"The Old Man and the Sea could have been over a thousand pages long and had every character in the village in it and all the processes of how they made their living, were born, educated, bore children, et cetera," Ernest Hemingway told The Paris Review. "That is done excellently and well by other writers. In writing you are limited by what has already been done satisfactorily. So I have tried to learn to do something else."
This is the most common concern among others: Has this book been done before? Nobody wants to spend a year or two writing something already written. Don't worry! Only the most cursory exploration of a topic would ever align that closely with someone else's. We're all just too peculiar. But you must plumb the depths. Read and learn and think about something for long enough and you can't help but write a unique book. It just works out that way.
"I always try to write on the principle of the iceberg," Hemingway said. "There is seven-eighths of it underwater for every part that shows. Anything you know you can eliminate and it only strengthens your iceberg." [Emphasis mine.] Hemingway conducted an enormous amount of research before writing his novels. Most of those details never found their way into the manuscript. Hemingway understood that what he understood mattered as much as what he put on the page. Think of the great works of literature, music, film, or art. What isn't included is just as important as what is. As Miles Davis put it, "It's not the notes you play, it's the notes you don't play."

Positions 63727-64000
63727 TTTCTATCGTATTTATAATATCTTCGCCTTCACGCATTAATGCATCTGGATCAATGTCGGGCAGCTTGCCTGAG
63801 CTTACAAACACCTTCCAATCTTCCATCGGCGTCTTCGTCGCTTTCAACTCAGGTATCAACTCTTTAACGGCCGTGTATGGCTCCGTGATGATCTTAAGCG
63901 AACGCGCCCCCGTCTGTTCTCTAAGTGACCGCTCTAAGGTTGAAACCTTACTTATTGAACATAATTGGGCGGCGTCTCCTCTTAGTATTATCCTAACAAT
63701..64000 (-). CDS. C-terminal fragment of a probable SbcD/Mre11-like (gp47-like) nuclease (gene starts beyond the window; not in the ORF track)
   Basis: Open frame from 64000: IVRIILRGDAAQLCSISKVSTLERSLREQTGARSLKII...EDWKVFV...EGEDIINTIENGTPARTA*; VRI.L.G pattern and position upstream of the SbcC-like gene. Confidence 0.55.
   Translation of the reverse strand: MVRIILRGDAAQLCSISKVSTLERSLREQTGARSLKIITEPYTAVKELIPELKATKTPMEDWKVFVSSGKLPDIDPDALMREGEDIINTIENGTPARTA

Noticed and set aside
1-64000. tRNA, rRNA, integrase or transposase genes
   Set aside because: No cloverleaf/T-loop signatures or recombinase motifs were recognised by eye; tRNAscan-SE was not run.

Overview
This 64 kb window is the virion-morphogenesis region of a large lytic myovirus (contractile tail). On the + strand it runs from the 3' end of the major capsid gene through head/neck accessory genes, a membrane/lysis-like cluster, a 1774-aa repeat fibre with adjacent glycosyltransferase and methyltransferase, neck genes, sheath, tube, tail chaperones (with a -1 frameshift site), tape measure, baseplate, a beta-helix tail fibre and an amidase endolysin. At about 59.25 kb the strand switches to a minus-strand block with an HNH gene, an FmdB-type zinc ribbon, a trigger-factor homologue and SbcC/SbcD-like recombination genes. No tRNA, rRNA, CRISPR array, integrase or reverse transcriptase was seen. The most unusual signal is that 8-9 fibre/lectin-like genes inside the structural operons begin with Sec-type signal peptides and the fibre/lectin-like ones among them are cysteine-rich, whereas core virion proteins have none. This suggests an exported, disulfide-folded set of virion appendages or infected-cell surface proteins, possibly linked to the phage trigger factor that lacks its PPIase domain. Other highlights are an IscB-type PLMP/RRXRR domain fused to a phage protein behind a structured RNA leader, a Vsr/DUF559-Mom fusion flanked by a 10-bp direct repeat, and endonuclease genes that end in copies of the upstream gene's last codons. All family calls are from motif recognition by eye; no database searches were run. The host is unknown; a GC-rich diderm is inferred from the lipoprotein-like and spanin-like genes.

Crucially, you have to know what you're leaving out. Your audience can tell the difference between an absence and a gap: "If a writer omits something because he does not know it then there is a hole in the story." Hemingway's novels convey so much and feel so rich with so few words because of everything Hemingway knew and chose to leave out: "I’ve seen the marlin mate and know about that so I leave that out. I’ve seen a school (or pod) of more than fifty sperm whales in that same stretch of water and once harpooned one nearly sixty feet in length and lost him. So I left that out. All the stories I know from the fishing village I leave out. But the knowledge is what makes the underwater part of the iceberg."
This explains the sophomore slumps of best-selling authors. The first book represents the culmination of years of thought, research, and practice. The second, rushed out to capitalize on the success of the first, may be longer, more complex, and more ambitious, but it's perched on a smaller iceberg. As a result, it's unstable. Shaky.
As Hemingway advised, "Strengthen your iceberg." Most of what you discover in your exploration won't make it into your book. Maybe even seven-eighths of it, as Hemingway suggests. If you've gathered enough material to write eight good books, you may be ready to write a great one.